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Author Topic: (Old) Creativity is not Design - Taking the Andy Rutledge Test  (Read 2159 times)

Paul Keith

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Too often I notice designers and non-designers alike equating creativity with design. I find this assumption disturbing because it is one of the many fallacies that allow unskilled but creative pretenders to consider themselves capable design professionals when they’re nothing of the sort.

Creativity is not design. Creativity has nothing to do with design. Creativity is bound by no laws, rules, or strictures …which is perhaps why it’s so intoxicating (sometimes to the point of delusion). Design, on the other hand, is based entirely on math, psychology, human perception, and a host of rigid rules and laws that can be broken by only a highly skilled few. Those unfamiliar with these laws and rules, and the associated sciences are by no definition designers.

I don't really know design enough to judge the quality of the test however I felt the premise is interesting considering how many people here tend to discuss about Apple and Linux and design in general. Note that, I disagree with many things in the video but I'm not going to prolong my perspective here.



from: Andy Rutledge.com (link to the test)

tomos

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Re: (Old) Creativity is not Design - Taking the Andy Rutledge Test
« Reply #1 on: June 21, 2010, 08:22:11 AM »
thanks Paul !
this is very interesting - especially for someone who isn't trained in design but is dabbling
I about half way through it -
doing okay so far but will have to get a little clarification on some points from a friend who is a designer (I sent him the link: "well all that made perfect sense to me. So I must be some sort of designer" lol)

Quote
Too often I notice designers and non-designers alike equating creativity with design. I find this assumption disturbing because it is one of the many fallacies that allow unskilled but creative pretenders to consider themselves capable design professionals when they’re nothing of the sort.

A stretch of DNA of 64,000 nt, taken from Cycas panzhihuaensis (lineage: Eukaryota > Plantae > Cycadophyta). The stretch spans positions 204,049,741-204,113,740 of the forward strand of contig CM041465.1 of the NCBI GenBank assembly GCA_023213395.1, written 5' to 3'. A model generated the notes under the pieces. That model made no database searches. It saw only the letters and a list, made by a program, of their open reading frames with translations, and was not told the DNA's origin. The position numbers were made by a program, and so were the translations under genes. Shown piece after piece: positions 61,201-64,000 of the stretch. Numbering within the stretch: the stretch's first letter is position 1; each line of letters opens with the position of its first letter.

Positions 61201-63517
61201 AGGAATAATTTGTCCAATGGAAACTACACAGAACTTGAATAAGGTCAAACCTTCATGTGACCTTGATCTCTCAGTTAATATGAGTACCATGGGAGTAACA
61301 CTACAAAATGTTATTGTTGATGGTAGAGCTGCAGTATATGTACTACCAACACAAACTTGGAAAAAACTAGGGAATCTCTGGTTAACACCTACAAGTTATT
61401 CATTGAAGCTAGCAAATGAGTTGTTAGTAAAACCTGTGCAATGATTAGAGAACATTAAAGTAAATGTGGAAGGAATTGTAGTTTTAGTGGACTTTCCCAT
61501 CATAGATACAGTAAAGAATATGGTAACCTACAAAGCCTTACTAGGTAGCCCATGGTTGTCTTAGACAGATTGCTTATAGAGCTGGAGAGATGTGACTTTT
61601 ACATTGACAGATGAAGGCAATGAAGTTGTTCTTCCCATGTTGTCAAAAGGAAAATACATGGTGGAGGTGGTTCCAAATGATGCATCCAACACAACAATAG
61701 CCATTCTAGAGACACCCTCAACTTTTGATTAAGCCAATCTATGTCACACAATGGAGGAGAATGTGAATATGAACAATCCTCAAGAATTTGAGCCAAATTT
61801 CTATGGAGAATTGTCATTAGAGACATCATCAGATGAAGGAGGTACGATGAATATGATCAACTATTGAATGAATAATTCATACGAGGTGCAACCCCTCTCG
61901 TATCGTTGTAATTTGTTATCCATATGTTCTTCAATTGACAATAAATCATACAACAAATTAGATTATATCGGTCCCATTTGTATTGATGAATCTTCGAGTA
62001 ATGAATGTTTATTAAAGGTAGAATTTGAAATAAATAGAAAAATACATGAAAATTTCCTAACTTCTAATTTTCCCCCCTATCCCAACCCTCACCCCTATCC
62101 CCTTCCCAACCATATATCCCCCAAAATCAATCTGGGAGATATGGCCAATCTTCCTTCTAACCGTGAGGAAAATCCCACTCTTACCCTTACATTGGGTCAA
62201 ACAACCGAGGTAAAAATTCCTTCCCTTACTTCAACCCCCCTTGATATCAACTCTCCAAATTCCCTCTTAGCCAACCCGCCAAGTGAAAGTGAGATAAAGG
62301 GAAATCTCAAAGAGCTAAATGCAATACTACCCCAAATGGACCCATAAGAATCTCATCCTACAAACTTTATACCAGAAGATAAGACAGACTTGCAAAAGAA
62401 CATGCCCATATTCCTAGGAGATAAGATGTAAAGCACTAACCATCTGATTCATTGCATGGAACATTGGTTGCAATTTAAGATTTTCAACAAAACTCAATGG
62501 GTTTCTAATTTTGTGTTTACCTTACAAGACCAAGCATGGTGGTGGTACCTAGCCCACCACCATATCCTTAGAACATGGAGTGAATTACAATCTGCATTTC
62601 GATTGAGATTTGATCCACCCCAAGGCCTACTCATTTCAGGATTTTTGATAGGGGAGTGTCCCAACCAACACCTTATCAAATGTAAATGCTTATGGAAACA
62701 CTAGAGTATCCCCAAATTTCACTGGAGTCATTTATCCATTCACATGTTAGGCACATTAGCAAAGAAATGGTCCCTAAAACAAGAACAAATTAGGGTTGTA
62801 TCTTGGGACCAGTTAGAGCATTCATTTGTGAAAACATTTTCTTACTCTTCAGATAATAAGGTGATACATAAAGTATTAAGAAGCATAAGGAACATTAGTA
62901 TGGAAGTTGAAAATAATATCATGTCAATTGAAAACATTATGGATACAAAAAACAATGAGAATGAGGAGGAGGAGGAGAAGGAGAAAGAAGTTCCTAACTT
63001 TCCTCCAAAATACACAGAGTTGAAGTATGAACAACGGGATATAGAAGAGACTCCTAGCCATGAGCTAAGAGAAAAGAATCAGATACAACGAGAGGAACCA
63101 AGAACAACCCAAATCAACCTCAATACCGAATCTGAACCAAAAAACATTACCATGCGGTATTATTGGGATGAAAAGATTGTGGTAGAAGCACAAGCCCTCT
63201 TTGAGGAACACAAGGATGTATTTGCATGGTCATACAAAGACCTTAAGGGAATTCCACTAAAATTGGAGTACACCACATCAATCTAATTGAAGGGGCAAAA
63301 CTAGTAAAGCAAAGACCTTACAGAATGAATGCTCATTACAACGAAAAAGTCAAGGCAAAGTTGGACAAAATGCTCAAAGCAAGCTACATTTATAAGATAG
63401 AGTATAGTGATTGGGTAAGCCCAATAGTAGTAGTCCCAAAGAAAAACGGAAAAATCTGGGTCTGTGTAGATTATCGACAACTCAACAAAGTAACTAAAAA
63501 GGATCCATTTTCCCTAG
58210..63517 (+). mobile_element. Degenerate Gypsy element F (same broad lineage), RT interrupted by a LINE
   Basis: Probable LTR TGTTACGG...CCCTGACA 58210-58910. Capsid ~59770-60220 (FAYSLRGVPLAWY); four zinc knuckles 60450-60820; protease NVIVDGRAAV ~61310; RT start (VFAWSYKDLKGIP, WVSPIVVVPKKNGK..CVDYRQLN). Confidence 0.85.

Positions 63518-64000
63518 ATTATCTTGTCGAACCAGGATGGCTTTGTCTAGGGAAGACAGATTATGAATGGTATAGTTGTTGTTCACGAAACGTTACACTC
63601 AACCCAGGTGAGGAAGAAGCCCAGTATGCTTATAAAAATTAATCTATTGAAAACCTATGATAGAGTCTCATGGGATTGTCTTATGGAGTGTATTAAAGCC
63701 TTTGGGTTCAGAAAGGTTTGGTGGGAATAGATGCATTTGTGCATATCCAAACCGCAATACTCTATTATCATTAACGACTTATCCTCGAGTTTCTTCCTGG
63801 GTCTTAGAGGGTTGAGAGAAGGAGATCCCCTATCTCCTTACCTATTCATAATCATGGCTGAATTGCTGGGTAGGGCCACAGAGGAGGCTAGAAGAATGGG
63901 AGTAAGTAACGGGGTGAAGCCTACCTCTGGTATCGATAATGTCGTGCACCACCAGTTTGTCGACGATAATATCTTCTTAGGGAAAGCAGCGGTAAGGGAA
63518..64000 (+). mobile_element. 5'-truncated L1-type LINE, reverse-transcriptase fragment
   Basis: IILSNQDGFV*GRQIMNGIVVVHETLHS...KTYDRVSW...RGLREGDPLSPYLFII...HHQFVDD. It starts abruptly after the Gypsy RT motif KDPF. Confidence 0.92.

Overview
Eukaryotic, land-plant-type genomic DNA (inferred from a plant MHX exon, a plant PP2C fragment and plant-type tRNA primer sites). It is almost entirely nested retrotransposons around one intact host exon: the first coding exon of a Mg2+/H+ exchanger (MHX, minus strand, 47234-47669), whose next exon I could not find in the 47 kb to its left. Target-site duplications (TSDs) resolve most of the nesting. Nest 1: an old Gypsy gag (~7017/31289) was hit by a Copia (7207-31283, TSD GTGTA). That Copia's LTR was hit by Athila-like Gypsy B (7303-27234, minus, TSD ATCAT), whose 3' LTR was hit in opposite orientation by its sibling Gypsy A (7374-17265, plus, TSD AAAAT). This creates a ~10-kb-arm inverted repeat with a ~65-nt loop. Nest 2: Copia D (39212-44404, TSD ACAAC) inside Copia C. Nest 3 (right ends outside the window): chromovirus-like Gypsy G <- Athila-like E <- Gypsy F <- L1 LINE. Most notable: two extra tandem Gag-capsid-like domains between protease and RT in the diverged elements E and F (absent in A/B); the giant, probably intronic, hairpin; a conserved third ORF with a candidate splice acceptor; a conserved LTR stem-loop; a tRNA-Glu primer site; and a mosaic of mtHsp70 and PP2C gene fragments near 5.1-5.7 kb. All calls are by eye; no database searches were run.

let's see, I've done the same with photography, writing, and now with design... :)
Tom

steeladept

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Re: (Old) Creativity is not Design - Taking the Andy Rutledge Test
« Reply #2 on: June 21, 2010, 09:00:16 AM »
Without seeing the video (why does EVERYTHING seemingly have to be on YouTube anyway), I would say the premise is true.  More importantly, the inverse is true.  You can be a decent designer without any creativity whatsoever.  Usually these people are called copycats, but that doesn't change their ability to design.  Unfortunately, designers that are not creative as well are relegated to other fields as their lack of creativity is seen as a weakness and inability to design; and I don't see this as a negative because most people want original designs which necessitates creativity.  Moreover, in this sue-happy world we currently live in, lack of creativity may well mean financial disaster for any design studios that would employ these designers.  Therefore, though the premise may be true, does it really matter?  Design is often a natural talent for creative people, and can be taught for those it isn't, but how do you teach creativity?

40hz

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Re: (Old) Creativity is not Design - Taking the Andy Rutledge Test
« Reply #3 on: June 21, 2010, 10:00:03 AM »
Interesting article. Some of Andy's comments smack a little bit of a member of the trade trying to 'circle the wagons.' But for the most part I think his points are well taken.

I think the biggest problem with design is that most people appreciate it when they see it - but usually won't be willing to pay much more to get it. Good design is viewed as the cherry on top a sundae that some places charge you a buck extra for. (FWIW my GF occasionally goes for it. But I always pass.)

My sister is a graphic artist. The fact people don't care about design as much as she does drives her crazy.  :(

  
« Last Edit: June 21, 2010, 10:08:50 AM by 40hz »

Stoic Joker

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Re: (Old) Creativity is not Design - Taking the Andy Rutledge Test
« Reply #4 on: June 21, 2010, 10:00:42 AM »
Design is often a natural talent for creative people, and can be taught for those it isn't, but how do you teach creativity?

Good point, but I think Andy is rather narrowly (razor edge) defining the whole designing vs. creating to the realm of advertisements. Specifically ones that are packed full of every (dirty) pop psychology trick known to mankind (but right or wrong, that is advertising).

I get the impression its his version of the 3 F's rule (Form Follows Function) e.g. if it doesn't work, being pretty is irrelevant.